by Noma Faingold
“Smile Again, Jenny Lee,” is Carlo Caldana’s third feature- length film as a director. But this time he decided to do it all: write, direct, act, produce and score the music. He also cast the independent mystery/drama and secured its Bay Area locations.
The retired State of California court administrator and Richmond District resident adapted his own novel of the same name and, of course, fi- nanced it. He made sure he was in the editing room and now he is handling the film’s distribu- tion.
Caldana admits that he had to wear all those hats because of the film’s small $350,000 bud- get, which came out of his own pocket, and a need to keep con- trol of the creative process.
“I wanted to make my own movie, my way,” he said. “I have a vision, an obsession for self-expression.”
The story of “Smile Again, Jenny Lee,” is about a driven and somewhat abrasive profes- sional tennis player, who is as- saulted off the court by an un- known attacker. Her injury is se- vere enough that she may never make it back onto the tour. With no income, her agent running off with her money and seemingly no one believing in her ability to make a comeback, she embarks on a journey to find the father who abandoned her when she was a child. By chance, she meets a kind, older stranger, Charles Landale (Caldana), who is willing to help her in her search.
Caldana, 64, worked with locally-based actress Monique Hafen, as Jenny Lee, and used a variety of San Francisco locations to enrich the look and feel of the film. He was able to use the Tonga Room at the Fairmont Hotel for one scene and he also shot a scene in the Nob Hill ho- tel’s glass elevator, which is no longer in use.
“I didn’t think the Fairmont would let us use it,” says Caldana. “We literally had a half hour.”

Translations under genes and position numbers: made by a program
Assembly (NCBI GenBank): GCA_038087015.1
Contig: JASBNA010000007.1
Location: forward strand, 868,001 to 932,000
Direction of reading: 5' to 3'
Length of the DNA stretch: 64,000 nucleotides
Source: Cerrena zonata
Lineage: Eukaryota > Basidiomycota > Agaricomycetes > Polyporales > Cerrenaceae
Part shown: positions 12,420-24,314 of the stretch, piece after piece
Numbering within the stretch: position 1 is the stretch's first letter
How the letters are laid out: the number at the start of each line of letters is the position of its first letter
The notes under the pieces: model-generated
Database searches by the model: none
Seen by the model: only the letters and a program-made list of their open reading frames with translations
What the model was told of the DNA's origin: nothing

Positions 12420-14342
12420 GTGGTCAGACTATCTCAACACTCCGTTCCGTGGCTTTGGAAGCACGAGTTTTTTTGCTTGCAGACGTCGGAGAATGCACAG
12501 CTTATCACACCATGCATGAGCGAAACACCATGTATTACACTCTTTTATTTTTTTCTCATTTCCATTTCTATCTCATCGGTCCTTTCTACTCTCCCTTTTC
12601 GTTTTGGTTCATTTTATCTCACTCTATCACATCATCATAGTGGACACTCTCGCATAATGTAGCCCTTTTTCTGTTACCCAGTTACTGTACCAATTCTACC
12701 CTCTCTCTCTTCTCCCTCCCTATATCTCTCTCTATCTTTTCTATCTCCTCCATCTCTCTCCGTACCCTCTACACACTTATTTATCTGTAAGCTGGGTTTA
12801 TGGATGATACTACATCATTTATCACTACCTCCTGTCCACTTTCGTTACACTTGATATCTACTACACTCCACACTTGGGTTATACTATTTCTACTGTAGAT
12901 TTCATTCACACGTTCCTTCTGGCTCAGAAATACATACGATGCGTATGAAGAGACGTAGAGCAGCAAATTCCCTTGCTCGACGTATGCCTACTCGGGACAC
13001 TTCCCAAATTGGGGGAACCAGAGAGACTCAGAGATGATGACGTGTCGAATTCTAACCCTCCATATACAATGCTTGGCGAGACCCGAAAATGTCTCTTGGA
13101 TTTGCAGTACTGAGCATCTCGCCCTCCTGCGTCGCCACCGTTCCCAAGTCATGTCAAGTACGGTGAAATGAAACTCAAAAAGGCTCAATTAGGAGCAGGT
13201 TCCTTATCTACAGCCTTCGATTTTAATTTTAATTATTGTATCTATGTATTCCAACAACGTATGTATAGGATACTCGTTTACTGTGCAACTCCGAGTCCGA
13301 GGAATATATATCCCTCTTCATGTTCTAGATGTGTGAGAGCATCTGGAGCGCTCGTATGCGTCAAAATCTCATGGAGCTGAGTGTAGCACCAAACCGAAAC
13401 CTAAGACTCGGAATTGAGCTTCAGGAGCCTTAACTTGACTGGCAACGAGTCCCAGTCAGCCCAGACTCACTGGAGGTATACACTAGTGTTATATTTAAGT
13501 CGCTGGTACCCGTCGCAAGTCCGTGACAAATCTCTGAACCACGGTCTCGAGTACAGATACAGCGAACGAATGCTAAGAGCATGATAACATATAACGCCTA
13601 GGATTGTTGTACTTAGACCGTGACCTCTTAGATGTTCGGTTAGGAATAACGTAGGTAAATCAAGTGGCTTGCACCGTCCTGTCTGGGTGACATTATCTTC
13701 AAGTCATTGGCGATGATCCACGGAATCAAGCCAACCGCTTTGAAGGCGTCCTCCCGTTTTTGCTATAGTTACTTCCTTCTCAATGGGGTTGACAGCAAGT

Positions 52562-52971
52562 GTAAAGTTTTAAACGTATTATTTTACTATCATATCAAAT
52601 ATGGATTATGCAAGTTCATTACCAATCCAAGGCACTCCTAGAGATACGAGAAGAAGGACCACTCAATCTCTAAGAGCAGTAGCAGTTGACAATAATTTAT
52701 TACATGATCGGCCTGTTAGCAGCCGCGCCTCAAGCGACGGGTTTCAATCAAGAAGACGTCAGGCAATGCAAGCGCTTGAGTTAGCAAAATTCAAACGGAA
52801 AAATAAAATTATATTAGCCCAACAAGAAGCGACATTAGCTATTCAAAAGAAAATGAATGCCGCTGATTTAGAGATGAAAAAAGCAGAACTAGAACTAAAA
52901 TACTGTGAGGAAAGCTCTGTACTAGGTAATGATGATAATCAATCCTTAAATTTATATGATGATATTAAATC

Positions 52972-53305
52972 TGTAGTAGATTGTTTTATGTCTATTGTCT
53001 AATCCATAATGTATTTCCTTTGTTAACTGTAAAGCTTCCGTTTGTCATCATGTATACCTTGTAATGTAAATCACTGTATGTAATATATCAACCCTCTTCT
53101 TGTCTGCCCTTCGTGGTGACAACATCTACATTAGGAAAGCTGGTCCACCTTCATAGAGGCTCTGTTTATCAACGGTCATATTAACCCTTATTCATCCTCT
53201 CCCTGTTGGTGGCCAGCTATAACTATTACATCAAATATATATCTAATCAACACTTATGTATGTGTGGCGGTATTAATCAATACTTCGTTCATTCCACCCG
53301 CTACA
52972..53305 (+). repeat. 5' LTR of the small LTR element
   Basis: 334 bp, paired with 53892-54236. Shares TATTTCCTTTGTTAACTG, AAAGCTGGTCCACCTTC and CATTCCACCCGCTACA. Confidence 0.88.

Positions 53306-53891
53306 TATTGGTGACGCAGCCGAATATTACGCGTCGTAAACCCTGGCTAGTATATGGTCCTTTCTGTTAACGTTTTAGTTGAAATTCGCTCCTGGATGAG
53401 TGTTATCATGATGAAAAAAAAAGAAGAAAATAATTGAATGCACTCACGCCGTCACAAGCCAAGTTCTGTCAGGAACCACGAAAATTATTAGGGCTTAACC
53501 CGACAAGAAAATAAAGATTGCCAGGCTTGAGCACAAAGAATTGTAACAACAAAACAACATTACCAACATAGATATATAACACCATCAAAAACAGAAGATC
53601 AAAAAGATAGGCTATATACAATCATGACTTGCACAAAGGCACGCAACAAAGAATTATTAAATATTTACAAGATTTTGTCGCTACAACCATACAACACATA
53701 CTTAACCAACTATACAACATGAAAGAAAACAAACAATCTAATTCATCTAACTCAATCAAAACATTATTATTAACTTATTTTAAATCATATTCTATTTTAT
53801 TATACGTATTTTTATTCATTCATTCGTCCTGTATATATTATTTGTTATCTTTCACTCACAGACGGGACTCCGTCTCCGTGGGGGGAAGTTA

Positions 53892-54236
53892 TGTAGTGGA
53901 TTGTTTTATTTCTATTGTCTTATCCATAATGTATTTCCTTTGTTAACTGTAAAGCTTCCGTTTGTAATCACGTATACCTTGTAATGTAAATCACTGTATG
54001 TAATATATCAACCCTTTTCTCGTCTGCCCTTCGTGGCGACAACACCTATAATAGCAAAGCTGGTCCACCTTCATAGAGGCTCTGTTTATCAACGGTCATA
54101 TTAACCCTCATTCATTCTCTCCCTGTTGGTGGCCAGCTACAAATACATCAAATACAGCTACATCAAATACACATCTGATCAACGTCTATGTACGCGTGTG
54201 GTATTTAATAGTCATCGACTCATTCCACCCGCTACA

A few scenes were shot in the Presidio, which doubled for Reno and Pacifica settings.
“We couldn’t afford to go to Reno,” he says.
Caldana made sure he was prepared before embarking on the six-week shoot, which took place in 2015. He storyboarded every scene, which he says is the most creative stage of the film- making process. He worked painstakingly on removing dia- logue that was fine for his novel, but would not adapt well to the screen.
He said an important influence was silent film comedies.
“Films like that taught me to be economical. If a line doesn’t add anything to a scene, it is not necessary,” he said.
Caldana, who has lived in San Francisco for more than 30 years, grew up in Vevey, a small town on the shore of Lake Geneva, Switzerland.
Caldana’s first film, “Is Heaven There Yet?” (1984), had some success with international distribution. The slapstick come- dy played theatrically in Japan for 13 weeks and generated three times its budget. It also won a few festival awards, as did his second film, the 1988 comedy “Nincompoop.”
“Smile Again, Jenny Lee” has been screened at nearly 20 film festivals, but Caldana has no expectations going forward for his latest work.
“I hope to distribute it in New York, but I will take it as it comes,” he says. “I never did this for commercial success. Film is my life.”
“Smile Again, Jenny Lee” will be showing at San Francisco’s Roxie Theater, 3117 16th St., Jan. 20-26, at 7:30 p.m. Writer/director Carlo Caldana will appear at a Q&A following each screening.